Many economists wrote a letter to the union finance minister ahead of the budget of 2023-2024, warning about the fiscal situation of Punjab.

The state of Punjab has transitioned from ‘Debt-stressed’ to ‘Debt-trapped’. However the Aam Aadmi Party government has figured out how to satisfy its committed liabilities up until this point, the ruling party, which came to power promising “Badlav”, has fallen into the snare of giving sops people despite empty coffers.

Between April and October, the government borrowed ₹13,940.15 crores. Another ₹4,000 crores are learnt to have been borrowed by the government in November and December. A large amount of money has also gone into repayment of old debt and interest (₹8,795 crores). Till March this year, the state’s outstanding debt liability was ₹2.83 lakh crore. By the end of this fiscal, the state’s outstanding public debt will cross ₹3 lakh crore, which works out to be a per capita debt of ₹1.01 lakh. 


Aam Aadmi Party won the election based on freebies, the three major ones of them were 300 units of free power, ₹1,000 as an allowance to each woman, and regularisation of jobs for contractual/ad hoc employees. The first one is already implemented, but the government is silent on the latter two. Even the 300 units of free electricity to domestic households have put a dent in the income of the state, the power subsidy bill is going to cross ₹20,000 crores this year. 

AAP raised the issue that previous governments misused the finances and invested in loss-making PSUs. The AAP government had promised to disinvest its stake in loss-making PSUs boards and corporations and proposed to merge and wind up some of the 46 entities. So far, not much has been done in this regard.

AAP relied on populism to win the state election, they haven’t imposed any new tac due to this. The government also promised to raise ₹20,000 through the sale of sand and gravel. But interestingly mining of sand is banned in the state. Similarly, it seems unlikely that the government will meet its target of earning ₹9,647 crores.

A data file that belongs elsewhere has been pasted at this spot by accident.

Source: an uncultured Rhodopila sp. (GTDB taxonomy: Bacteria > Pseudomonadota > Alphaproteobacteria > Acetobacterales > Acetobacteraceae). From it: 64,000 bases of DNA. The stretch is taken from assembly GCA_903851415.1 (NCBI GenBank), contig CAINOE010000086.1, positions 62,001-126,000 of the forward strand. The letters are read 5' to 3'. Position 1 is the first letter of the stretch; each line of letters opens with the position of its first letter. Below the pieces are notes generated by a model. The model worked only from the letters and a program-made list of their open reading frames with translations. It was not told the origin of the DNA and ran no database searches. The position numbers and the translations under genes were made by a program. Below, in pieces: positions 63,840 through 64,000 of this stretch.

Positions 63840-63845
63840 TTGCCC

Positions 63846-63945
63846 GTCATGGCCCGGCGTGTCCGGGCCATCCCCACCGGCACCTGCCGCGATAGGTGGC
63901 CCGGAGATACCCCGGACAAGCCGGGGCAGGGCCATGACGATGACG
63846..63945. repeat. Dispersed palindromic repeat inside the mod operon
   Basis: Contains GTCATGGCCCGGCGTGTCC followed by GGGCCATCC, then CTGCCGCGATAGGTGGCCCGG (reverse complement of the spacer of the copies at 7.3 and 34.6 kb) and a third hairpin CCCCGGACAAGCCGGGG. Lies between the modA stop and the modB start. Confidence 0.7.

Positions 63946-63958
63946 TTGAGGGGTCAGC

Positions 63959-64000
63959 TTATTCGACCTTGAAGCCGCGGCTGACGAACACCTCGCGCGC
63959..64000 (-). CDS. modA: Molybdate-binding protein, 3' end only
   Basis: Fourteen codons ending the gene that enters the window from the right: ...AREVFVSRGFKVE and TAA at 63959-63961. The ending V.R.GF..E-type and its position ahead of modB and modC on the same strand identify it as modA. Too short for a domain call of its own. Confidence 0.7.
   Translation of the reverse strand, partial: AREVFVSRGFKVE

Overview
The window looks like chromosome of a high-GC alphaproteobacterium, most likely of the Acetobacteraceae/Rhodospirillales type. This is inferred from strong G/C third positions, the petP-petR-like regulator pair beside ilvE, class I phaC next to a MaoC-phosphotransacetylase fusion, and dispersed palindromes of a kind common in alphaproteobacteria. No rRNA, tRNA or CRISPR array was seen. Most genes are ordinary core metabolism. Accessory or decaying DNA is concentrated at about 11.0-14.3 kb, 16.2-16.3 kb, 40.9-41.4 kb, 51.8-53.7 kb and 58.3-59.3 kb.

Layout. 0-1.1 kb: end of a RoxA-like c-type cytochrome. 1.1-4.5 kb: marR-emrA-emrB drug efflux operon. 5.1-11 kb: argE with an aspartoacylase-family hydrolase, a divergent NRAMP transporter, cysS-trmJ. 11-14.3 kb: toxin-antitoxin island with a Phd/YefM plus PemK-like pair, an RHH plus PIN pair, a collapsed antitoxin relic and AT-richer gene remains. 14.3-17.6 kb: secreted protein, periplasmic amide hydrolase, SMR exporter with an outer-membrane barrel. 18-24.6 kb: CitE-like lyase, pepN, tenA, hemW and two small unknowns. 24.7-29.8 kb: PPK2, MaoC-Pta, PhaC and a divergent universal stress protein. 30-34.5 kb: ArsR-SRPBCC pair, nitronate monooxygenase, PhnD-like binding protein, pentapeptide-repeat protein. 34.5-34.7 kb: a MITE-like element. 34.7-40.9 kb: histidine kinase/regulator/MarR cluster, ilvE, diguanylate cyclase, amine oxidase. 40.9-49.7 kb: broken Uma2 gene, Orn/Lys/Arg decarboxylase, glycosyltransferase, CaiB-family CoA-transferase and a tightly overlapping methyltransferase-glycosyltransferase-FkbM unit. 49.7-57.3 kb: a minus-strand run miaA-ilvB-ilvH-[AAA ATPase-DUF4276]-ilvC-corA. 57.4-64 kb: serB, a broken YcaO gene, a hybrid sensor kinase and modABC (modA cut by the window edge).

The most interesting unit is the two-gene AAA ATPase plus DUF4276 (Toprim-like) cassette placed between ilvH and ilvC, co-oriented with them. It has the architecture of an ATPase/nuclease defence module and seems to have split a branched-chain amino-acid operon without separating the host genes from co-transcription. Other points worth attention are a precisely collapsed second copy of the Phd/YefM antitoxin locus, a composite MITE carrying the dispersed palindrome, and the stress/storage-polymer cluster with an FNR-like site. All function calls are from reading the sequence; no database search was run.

Fiscal indicators of the state show that the state has accomplished a lesser level of designated income from excise this year when compared with 2021 however the real excise collections have shown an increment of 33.44 percent (from ₹3,984.06 crores in April to November 2021-22 to ₹5,316.45 crores in the corresponding period this year.


The state has performed far worse in the area of VAT collection compared to last year, which is somewhere near 22.77 percent between April and November when contrasted with a similar time in 2021. Additionally, with the compensation for GST having finished, the state government will lose ₹16,000 crores as a receipt in its income.

Finance Minister Harpal Cheema said that the state has performed very well in managing the finances ever since AAP came to power.

“We have been borrowing within the prescribed limit. The power subsidy paid to the PSPCL is ₹13,516.9 crore up to November 2022, which is much more than the power subsidy of ₹13,443.48 crore paid for the entire financial year 2021-22 by the previous government. We have not defaulted on any committed liabilities, but rather spent money on people’s welfare. For the first time, a sinking fund for the state has been created as a backup plan to raise money,” he said.

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